The move to choose the former Luxembourgeois prime minister, Jean-Claude Juncker, as the next president of the European Commission has received an enormous boost from David Cameron’s cack-handed diplomacy but fears that he represents a federalist drive in the EU are entirely misplaced. For most people in the core EU countries, and especially Belgium and Luxembourg, homage to pro-integration rhetoric is almost like that of Christians to the creed or of British Conservatives to resisting the alleged onslaught of legislative red tape emanating from Brussels (even for those who would be hard-pressed to think of a single example which actually affects their lives). That it should be such an article of faith is unsurprising from citizens of countries that have been overrun by invading armies twice in the last century. In practice, however, Mr Juncker is highly pragmatic.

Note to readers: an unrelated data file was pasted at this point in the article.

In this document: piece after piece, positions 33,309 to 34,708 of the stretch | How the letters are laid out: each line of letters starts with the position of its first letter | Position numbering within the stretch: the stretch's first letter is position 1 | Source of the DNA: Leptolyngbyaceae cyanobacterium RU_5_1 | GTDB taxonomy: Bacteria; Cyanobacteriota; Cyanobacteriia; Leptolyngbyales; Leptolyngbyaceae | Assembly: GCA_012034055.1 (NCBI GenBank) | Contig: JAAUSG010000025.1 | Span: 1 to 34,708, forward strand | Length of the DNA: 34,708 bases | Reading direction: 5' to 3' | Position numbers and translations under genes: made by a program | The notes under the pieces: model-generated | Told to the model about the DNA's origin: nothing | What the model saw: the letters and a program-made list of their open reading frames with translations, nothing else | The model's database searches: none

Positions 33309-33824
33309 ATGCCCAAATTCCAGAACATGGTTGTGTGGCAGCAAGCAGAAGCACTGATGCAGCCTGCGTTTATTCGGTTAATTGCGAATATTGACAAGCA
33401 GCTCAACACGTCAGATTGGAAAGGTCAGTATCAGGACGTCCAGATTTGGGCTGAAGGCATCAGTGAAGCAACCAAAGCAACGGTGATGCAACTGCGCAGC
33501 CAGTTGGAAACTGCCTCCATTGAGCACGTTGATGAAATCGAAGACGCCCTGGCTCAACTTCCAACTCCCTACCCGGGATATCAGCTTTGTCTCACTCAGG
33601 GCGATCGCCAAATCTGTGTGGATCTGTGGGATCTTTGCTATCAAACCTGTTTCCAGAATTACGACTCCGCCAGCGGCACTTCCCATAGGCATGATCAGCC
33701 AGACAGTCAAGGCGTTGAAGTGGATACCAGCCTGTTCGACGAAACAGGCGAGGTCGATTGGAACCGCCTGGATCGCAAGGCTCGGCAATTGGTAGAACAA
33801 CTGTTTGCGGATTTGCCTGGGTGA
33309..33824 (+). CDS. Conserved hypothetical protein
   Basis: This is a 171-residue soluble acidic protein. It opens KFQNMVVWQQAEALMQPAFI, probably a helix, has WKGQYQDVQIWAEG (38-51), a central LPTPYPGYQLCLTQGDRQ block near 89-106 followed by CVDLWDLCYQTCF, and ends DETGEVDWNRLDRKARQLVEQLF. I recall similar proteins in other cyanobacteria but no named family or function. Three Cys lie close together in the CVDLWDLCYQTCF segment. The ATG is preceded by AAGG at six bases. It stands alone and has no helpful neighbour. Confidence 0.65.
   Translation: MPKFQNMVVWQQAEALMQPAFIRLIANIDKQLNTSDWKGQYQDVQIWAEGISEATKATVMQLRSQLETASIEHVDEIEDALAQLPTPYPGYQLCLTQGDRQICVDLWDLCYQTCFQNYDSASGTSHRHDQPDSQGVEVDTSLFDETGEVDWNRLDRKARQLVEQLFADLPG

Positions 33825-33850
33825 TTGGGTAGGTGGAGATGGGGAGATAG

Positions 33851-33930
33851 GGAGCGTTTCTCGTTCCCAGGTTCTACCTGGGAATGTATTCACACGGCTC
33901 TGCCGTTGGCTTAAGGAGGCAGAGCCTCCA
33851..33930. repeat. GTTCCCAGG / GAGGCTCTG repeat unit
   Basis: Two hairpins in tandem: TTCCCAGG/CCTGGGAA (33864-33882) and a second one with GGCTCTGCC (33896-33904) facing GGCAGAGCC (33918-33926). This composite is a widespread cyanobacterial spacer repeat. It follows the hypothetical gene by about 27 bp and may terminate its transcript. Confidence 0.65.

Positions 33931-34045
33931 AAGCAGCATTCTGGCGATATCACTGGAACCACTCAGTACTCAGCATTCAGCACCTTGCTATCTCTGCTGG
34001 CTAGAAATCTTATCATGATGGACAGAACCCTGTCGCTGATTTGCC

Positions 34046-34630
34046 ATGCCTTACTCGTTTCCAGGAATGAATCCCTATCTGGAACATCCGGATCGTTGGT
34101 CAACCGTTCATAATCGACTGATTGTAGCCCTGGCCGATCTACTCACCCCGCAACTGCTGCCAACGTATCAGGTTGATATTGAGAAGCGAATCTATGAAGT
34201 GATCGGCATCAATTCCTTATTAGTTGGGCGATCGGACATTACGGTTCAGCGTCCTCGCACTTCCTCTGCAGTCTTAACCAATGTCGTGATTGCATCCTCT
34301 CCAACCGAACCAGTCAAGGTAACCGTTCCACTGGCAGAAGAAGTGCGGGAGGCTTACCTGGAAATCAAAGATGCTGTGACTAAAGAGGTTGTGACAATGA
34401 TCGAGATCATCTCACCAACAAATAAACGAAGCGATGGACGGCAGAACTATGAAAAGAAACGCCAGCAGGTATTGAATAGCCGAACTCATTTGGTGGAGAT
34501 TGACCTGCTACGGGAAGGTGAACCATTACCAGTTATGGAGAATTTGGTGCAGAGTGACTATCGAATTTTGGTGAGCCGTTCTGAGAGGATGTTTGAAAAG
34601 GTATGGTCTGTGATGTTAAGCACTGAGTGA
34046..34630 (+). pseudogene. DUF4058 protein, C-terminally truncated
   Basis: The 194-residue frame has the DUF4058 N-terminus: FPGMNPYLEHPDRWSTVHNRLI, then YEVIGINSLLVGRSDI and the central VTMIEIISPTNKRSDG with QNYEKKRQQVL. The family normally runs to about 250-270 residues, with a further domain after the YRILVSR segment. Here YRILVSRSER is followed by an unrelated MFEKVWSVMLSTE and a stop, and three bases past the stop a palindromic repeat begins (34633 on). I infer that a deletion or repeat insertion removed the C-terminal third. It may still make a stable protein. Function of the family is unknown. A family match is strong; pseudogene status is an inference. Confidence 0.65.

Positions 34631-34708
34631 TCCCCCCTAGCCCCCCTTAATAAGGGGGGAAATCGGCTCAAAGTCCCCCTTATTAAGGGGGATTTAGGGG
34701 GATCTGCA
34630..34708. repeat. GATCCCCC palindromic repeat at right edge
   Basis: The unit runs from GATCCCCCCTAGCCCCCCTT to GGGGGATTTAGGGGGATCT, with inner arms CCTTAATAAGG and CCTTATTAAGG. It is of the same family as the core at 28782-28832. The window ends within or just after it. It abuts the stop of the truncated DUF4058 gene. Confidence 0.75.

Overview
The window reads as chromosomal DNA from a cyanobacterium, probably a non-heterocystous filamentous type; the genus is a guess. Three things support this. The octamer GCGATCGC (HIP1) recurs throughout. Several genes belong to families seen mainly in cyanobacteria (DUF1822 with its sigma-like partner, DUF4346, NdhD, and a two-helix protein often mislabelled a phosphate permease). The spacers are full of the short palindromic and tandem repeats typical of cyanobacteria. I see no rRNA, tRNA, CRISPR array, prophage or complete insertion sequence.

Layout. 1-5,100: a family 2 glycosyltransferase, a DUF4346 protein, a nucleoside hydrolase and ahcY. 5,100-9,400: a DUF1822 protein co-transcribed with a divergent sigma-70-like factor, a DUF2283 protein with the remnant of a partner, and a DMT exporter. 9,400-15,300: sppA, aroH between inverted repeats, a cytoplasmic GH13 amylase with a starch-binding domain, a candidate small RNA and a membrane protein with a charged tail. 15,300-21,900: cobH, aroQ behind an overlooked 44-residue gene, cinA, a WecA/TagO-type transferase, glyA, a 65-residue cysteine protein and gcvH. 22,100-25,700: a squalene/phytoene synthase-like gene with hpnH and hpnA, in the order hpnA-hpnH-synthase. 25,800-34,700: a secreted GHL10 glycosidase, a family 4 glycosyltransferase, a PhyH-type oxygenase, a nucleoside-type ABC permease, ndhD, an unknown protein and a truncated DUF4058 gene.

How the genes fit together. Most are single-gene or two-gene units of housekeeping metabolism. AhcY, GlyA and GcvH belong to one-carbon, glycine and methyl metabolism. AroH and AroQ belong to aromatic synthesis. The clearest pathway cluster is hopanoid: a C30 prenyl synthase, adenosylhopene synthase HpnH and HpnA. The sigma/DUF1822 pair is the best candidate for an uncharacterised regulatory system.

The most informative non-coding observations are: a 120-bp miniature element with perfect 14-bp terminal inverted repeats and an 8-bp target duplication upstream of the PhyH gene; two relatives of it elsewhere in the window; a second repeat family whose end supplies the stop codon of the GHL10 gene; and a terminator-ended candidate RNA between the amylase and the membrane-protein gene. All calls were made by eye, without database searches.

What is federalism?

The word federalism needs to be defined. In a technical sense, it means that there are different powers for different layers of authority. In that sense the EU and its forerunners have been federalist since the setting of the European Coal and Steel Community in 1951, for which the pooling of sovereignty was the fundamental basis of the French initiative to set up the ECSC and was the reason why the UK stayed out, why it attempted the alternative European Free Trade Area and why when the UK did accede to the European Economic Community and ECSC in 1973, it was so controversial as to provoke a referendum in 1975.